7 Reasons You Should Shave Your Beard (& 4 Not To)

“Beard or no beard, that is the question.”

The answers to this are all over the place, depending on the kind of situation you’re in.

Beards are usually a fashion element, but for some guys a beard helps to come across as more serious and professional.

Other times though shaving itself is a practical choice that solves a real problem you might have, such as time, effort and money spent on maintenance. Sometimes you need to shave your beard for legal reasons, either to keep or get a job.

Another tricky situation is whether to shave the beard if your girlfriend absolutely hates it.

Finally, shaving or trimming a beard can be a surprisingly emotional choice, especially if you’ve invested a lot of time growing it, and effort in maintaining it.

At this point, it feels like a part of your identity so shaving it off can feel like removing a part of yourself.

Reasons NOT to shave your beard

You’re growing a beard and don’t like how it’s shaping up

Beards can take a long time to properly grow, so if you’re in the process of growing one but don’t quite like the results so far then have a little more patience.

Lots of good looking beards need time to grow out before you can do the really interesting styling with them.

Shorter stubbles or beards don’t work well on many guys, but longer ones absolutely do. Maybe you’re in the latter category and need your beard to be a certain length before you can do anything with it.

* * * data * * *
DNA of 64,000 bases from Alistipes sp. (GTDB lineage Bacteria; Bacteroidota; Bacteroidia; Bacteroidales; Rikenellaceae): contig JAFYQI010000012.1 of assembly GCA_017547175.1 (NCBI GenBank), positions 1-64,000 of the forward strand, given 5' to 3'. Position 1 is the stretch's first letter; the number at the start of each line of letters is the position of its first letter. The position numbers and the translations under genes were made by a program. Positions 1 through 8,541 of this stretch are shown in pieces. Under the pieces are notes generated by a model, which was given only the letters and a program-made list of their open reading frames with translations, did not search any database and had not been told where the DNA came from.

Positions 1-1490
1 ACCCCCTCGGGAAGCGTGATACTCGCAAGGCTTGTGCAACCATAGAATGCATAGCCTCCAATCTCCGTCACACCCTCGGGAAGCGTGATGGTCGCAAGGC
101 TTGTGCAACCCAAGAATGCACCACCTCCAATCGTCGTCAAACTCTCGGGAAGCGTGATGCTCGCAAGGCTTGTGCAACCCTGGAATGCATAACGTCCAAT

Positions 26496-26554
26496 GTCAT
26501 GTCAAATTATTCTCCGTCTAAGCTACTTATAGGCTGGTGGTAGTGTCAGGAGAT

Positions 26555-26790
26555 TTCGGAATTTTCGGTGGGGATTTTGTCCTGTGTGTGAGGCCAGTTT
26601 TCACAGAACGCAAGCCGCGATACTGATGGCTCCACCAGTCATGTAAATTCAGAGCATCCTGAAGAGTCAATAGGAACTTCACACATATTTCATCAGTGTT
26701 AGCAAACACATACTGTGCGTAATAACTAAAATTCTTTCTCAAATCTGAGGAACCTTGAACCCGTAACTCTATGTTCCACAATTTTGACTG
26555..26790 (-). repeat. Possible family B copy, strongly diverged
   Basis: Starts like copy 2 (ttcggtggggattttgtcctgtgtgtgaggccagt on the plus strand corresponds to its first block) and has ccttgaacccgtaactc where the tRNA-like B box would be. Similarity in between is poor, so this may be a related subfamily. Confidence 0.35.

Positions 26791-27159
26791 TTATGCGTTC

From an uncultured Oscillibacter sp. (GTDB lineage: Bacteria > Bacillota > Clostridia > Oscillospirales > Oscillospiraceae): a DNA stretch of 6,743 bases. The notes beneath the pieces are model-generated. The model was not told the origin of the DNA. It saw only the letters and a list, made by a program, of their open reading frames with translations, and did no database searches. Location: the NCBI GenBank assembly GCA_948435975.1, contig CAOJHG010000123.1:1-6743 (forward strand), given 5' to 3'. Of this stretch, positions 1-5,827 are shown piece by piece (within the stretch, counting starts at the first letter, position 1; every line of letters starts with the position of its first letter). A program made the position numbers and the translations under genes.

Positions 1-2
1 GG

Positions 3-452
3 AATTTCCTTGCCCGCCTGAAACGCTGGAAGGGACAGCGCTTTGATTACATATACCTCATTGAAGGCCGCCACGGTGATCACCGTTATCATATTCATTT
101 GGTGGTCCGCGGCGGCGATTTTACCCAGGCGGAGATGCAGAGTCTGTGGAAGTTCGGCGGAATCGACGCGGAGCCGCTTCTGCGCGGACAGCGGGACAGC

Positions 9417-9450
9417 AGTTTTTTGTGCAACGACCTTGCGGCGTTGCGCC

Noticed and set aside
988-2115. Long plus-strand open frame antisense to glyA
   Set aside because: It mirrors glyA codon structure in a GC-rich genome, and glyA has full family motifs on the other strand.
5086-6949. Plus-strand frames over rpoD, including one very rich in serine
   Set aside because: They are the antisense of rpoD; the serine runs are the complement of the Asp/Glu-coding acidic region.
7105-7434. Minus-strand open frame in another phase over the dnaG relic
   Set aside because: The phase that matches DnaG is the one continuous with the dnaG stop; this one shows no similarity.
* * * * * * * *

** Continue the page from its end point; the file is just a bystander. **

Let it grow. The reality is it can take people years to grow to the length they need for their desired style.

You’re concerned about patchiness.

Patchiness is something lots of guys are worried about, thinking that if they have a few gaps in their beard they should just quit growing one altogether.

That’s rarely the case though, and there are lots of different good looking beard styles specifically created to tackle patchy beards.

A good example of this is Jason Momoa’s beard. The guy has pretty sparse cheeks but he’s played around with lots of good lucking beard styles, such as the one below.

Finally, sometimes the best cure for a patchy beard is to just let it grow out and figure things out later when you have a more glorious hairy chin halo.

A great example of this is Keanu Reeves. The guy’s beard looks like it’s been shot to pieces in Vietnam, but after letting it grow a bit more it absolutely looks amazing on him.

Patchy and short beard
Patchy but long beard

Moral of the story is that patchy beards aren’t bad, they’re just harder to grow and make them look good.

You think beards are out of fashion

If you’re going to shave your beard, don’t do it because you think they’ve fallen out of fashion.

Beard styles however? Yes, these ones do come and go over time.

The infamous mutton chops.

Ultimately, beards have been around for thousands of years, and they’ll still be around for a few thousand years more until the last man loses his last hair follicle.